The participants were mental health nurses and in-patients at six medium secure units in Southern England and London. The first six units that expressed an interest in being included in the study were then visited by members of the research team to discuss potential involvement in the study. This involved presentations to clinical staff detailing the aims and objectives of the study and clarifying what inclusion the study would entail for the unit team. All six units agreed to participate in the study. Agreement was undertaken through email correspondence between the senior member of the unit’s management team and the Chief Investigator. This was then followed up by a formal agreement with the relevant Research and Development manager.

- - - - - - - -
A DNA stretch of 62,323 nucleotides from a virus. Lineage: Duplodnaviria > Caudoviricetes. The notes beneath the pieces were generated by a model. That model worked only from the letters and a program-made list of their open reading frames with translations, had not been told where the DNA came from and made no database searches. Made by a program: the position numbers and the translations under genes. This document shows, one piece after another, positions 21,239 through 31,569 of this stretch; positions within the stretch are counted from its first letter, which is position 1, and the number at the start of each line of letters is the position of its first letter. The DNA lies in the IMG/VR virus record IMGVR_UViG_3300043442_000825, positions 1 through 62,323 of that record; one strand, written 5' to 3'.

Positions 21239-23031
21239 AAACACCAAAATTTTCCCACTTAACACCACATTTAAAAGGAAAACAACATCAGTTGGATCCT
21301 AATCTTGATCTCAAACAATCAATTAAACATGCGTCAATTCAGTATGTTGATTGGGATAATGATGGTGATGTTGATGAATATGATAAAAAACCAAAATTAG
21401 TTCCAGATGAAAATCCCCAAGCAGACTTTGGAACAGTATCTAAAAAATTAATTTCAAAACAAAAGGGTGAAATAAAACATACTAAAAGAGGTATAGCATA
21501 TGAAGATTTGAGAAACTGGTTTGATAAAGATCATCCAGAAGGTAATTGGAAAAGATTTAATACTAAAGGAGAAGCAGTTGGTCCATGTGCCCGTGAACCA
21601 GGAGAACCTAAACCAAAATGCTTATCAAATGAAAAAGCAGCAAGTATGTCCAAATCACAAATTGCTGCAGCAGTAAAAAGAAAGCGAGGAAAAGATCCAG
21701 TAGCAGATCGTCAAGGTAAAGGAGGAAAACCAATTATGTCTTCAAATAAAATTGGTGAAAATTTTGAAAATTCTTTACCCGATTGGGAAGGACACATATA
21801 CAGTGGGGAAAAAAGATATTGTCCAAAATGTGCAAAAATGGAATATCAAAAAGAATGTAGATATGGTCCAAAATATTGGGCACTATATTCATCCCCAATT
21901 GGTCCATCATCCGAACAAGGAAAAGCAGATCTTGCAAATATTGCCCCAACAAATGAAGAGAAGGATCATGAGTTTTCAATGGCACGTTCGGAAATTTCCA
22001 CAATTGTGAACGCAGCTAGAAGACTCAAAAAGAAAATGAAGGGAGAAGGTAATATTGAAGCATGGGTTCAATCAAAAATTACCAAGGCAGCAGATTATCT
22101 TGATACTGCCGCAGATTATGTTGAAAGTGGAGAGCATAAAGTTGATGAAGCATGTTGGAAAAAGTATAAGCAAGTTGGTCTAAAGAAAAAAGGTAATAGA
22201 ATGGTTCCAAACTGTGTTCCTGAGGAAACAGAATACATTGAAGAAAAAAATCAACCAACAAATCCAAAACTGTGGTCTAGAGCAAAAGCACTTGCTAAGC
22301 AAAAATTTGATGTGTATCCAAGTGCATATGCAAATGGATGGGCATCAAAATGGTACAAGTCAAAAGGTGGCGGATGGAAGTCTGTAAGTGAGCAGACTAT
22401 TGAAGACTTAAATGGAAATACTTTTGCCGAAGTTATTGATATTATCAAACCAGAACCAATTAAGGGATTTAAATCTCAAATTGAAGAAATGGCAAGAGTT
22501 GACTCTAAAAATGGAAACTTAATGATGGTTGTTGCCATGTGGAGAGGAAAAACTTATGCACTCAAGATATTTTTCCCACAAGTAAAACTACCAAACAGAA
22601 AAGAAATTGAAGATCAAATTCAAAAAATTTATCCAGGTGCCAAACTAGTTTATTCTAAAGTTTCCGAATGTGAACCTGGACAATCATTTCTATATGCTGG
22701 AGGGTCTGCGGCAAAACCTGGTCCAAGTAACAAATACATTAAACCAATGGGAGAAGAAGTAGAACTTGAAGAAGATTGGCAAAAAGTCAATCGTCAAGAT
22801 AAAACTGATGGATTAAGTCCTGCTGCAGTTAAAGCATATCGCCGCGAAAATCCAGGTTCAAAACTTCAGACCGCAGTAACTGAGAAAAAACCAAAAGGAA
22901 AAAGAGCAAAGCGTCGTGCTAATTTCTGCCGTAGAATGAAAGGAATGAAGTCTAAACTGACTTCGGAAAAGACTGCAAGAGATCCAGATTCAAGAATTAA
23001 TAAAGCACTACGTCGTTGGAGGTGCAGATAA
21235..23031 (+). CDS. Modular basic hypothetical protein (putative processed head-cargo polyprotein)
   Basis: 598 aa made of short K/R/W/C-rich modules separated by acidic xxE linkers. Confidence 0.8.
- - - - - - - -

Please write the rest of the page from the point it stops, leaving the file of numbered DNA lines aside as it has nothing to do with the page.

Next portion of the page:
The allocation was performed by the randomisation service of the registered Pragmatic Clinical Trials Unit (PCTU) at Bart’s and the London School of Medicine and Dentistry. Nurses were initially approached in two wards in each of the participating units (twelve wards overall). The inclusion criterion for the clinicians was they were registered mental health nurses working with in-patients within those wards. After nurses had been recruited to provide the intervention to a sufficient number of patients in the unit, the patients were approached. Each patient residing in participating wards was eligible to participate as long as the following inclusion criteria were met; they had a history of least 3 months of current in-patient treatment in the service and were capable of giving informed consent. Informed consent from both nurses and patients was obtained before inclusion into the study by the Research Assistant. Once recruitment in a unit had been completed, the Research Assistant emailed the PCTU with the site ID number (known only to the Research Assistant) and requested an allocation for the unit. The allocation was generated by a statistician independent of the study using the statistical software randomisation.com. An email was then sent back to the Research Assistant indicating whether the unit was allocated to the intervention or control group. To avoid bias, the random allocation of a unit into either the intervention or control arm of the study was only undertaken following the identification and recruitment of a sufficient number of nurses and patients from each unit [14] meaning the researchers were blind to allocation status at the point of nurse and patient entry into the study. All of the research team apart from the Research Assistant remained blind to the allocation status of each unit until the end of the trial. The study aim was that ten nurses, from each ward in the intervention units, would be trained in the structured communication approach, and a similar number recruited for the control group. This would allow for some drop-outs. The sample size was chosen to provide sufficient clusters in the intervention arm to provide evidence about feasibility, and sufficient individual participants and nurses to be able to judge retention rates and acceptability of the intervention. It was assumed that each ward would have approximately 16 patients, that 50 % would agree to participate and there would be a 25 % drop out. We aimed to recruit 96 patients in 12 wards in 6 clusters. A sum of £35 was given to each patient participant from both the intervention and control groups on completion of each set of assessments.